Okay. Time for an admission. Just like Facebook, this blog is private so nobody gets the privilege of rubbing it in (laugh). If you want to come clean on your own admission, be my guest. I won’t rat on you either. That said, here’s the truth: I talk to myself and sometimes even out loud, of all things (but I understand it’s okay unless you ask yourself what you said). It’s been going on for years so don’t tell me it’s senility.
Some years ago and as it happens, just before my son died, I attended a seminar on the topic of Depression. I wasn’t thinking about my son, but about myself. Another admission: I have suffered from depression in one degree or another for many years and after loss of my son, it deepened. I am reminded every time I read the warning signs listed in black on white that I have most of them. But depression is not greater than my God. In fact, it is the other way around!
I wish to share something important I gleaned from the seminar ~ maybe one of the few things I remember. Pessimism predicts anxiety and stress. Negative thinking increases depression. Here is a quote from Depression the Way Out, the textbook used in the seminar and authored by Neil Nedley, MD: “Many depressed individuals have a tendency to look at the down side of life. We are all well aware that there always will be things in this imperfect world to complain about. We are helpless to personally do anything about many of these negative things or events. As soon as a conscious awareness of an unconstructive negative thought is realized, a positive thought should immediately replace it. The human brain is both flexible and trainable and as positive thoughts become habitual, depression will likely become a thing of the past (p. 89).”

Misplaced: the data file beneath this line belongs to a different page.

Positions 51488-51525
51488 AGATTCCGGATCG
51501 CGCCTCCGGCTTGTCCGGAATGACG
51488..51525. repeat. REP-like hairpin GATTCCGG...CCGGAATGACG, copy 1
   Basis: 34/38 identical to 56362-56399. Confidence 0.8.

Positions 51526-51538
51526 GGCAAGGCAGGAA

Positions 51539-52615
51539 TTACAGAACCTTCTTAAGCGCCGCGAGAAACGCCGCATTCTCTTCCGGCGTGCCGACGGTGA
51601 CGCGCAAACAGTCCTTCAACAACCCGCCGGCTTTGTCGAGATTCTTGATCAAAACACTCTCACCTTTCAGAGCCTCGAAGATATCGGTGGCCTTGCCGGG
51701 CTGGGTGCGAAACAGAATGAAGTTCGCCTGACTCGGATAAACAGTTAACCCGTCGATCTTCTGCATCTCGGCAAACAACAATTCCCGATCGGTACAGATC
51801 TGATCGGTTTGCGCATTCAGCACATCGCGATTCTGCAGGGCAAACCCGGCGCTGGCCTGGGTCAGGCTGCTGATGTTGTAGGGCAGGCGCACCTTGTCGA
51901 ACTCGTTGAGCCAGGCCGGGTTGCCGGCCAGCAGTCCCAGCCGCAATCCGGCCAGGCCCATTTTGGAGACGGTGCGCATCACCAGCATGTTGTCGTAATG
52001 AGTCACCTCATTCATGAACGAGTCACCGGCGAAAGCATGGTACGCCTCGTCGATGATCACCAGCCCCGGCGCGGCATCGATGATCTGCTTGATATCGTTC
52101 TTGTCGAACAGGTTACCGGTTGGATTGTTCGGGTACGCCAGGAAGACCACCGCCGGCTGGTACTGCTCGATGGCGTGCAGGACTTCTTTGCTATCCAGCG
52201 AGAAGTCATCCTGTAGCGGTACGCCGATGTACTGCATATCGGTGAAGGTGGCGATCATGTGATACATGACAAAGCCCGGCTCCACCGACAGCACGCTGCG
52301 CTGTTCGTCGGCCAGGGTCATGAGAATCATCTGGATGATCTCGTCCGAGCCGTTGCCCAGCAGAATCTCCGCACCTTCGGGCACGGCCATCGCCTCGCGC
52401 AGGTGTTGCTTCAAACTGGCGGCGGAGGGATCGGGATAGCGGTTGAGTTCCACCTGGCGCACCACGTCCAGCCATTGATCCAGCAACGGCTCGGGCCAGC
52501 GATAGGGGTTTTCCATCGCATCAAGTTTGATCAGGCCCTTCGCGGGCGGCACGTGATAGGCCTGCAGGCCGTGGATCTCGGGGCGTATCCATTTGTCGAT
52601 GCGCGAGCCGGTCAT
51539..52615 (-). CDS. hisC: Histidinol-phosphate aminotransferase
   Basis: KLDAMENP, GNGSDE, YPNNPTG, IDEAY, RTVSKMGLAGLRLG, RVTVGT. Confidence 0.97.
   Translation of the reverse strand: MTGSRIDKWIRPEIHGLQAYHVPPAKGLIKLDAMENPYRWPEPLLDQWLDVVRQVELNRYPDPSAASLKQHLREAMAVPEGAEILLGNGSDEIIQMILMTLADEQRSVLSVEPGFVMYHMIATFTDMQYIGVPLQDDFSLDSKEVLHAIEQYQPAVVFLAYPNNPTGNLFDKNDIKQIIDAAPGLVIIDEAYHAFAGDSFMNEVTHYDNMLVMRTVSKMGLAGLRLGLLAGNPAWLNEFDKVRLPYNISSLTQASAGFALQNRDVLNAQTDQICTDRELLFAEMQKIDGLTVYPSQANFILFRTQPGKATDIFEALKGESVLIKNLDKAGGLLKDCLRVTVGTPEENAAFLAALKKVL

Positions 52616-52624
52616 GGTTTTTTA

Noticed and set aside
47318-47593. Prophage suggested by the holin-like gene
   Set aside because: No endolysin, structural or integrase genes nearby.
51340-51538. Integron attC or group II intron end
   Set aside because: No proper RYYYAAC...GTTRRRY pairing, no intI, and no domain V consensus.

I have had a head full of noisy “shoulda, woulda, coulda” or “you are bad for what you did, shame on you” negative phrases. It’s not truth and should be stopped at once and replaced with positive thoughts. It is difficult to turn that “locomotive around” while in the throes of grief, but it is something to be aware of as we walk this journey.
In spite of ourselves, we learn and grow, even when days seem long and dark. It’s better to tell the mind positive things over and over to replace the negative things that so easily take root. I call it “trash talk” and I have been guilty of this ~ dwelling on the negative and even repeating it to myself which, according to Dr. Nedley, encourages my depression to continue. I want it to stop.
So it’s time to replace trash talk with God talk. He’s easy to talk to, don’t you agree?
Then you shall call, and the Lord will answer; you shall cry, and He will say, Here I am. Isaiah 58:9